PhotoGraphics of Israel • • • BACK • • • NEXT
OF ISRAEL "This is real photography!" a critic said at the opening
of my exhibition in Copenhagen recently. He compared my photos to images done
by world famous Hungarian photographers of the last century who are some of
the icons of the medium. These words were very flattering and heartwarming to
hear. I hope that even when I don't add the word "impression" to the
title of my work, it will always be personal, emotional, and empathetic toward
the subject. Impressions of Israel is not "real photography". Rather
it has been an experiment for me. I was hoping to make these images timeless
by emphasizing the composition; by increasing or decreasing the contours, colors
and saturation; by adding brush strokes and other kinds of special effects.
Expressing feelings, thoughts and memories this way has been a very exciting
experiment for me. As a documentary photographer, my goal has always been to
tell stories visually of "whom, what, when, where and what happened".
This new way of working has allowed me to expand my picture-making vocabulary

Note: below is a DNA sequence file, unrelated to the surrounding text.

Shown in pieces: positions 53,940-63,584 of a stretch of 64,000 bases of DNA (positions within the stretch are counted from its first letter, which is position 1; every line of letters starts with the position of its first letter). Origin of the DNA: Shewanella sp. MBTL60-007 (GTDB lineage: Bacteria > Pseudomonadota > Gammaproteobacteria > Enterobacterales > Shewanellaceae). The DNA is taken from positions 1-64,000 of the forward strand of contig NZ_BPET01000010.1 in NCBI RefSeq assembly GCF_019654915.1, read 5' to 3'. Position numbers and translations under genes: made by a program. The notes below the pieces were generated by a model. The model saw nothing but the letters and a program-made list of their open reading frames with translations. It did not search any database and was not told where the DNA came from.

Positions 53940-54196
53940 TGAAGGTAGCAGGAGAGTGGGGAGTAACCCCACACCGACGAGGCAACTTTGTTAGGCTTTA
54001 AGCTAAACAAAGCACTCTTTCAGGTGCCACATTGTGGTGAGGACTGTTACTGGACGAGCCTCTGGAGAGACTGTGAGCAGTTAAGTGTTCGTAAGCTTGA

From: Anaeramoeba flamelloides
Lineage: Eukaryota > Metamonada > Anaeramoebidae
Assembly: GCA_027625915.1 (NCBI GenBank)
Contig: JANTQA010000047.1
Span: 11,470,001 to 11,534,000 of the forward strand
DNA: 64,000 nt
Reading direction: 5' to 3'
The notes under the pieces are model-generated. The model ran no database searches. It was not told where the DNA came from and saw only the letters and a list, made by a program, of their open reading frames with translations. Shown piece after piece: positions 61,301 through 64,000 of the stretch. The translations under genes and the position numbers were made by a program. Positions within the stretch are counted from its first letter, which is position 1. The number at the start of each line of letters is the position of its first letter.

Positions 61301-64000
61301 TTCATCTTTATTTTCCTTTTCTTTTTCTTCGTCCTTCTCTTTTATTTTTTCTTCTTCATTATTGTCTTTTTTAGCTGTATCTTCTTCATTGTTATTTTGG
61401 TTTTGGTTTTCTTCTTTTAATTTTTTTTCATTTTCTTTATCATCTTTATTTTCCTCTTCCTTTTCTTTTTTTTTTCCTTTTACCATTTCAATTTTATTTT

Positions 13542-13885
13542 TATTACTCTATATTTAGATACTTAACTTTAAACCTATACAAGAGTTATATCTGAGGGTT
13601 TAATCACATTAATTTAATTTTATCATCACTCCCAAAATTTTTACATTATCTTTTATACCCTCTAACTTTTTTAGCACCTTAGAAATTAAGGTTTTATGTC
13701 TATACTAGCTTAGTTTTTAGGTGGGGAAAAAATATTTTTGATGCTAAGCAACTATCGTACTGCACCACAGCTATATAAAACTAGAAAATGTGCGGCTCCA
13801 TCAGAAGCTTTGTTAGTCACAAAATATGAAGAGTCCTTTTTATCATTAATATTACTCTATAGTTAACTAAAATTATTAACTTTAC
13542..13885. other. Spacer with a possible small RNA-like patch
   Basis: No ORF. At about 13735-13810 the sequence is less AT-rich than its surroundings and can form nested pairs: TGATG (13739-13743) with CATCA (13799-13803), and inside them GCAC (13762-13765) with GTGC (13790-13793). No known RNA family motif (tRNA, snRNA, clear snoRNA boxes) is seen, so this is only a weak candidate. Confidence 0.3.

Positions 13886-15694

- to tell stories in a very different way. Even so, I hope my experiments won't
allow the viewer forget that the image began as a negative on a piece of celluloid.
The original idea for photographing Israel was to follow in the footsteps of
a wonderful Hungarian writer, Gyorgy G. Kardos. Kardos wrote a novel: Avraham's
Good Week whose story was set at the time of establishment of the State of Israel.
Kardos was seventy years old when we went to Israel together. We were searching
for his roots and trying to separate fact from fiction. Kardos could not finish
our book. He died last year. Because I miss him, I preferred to make my "real
photographs" into something different. By manipulating the images with
a computer and printing them on hand made paper, they are not paintings, they
are not watercolors, they are not even "real photographs". For me
they are my impressions of a very special journey with a dearly departed friend
that have opened new horizons in my career as a photographer.
– Tamas Revesz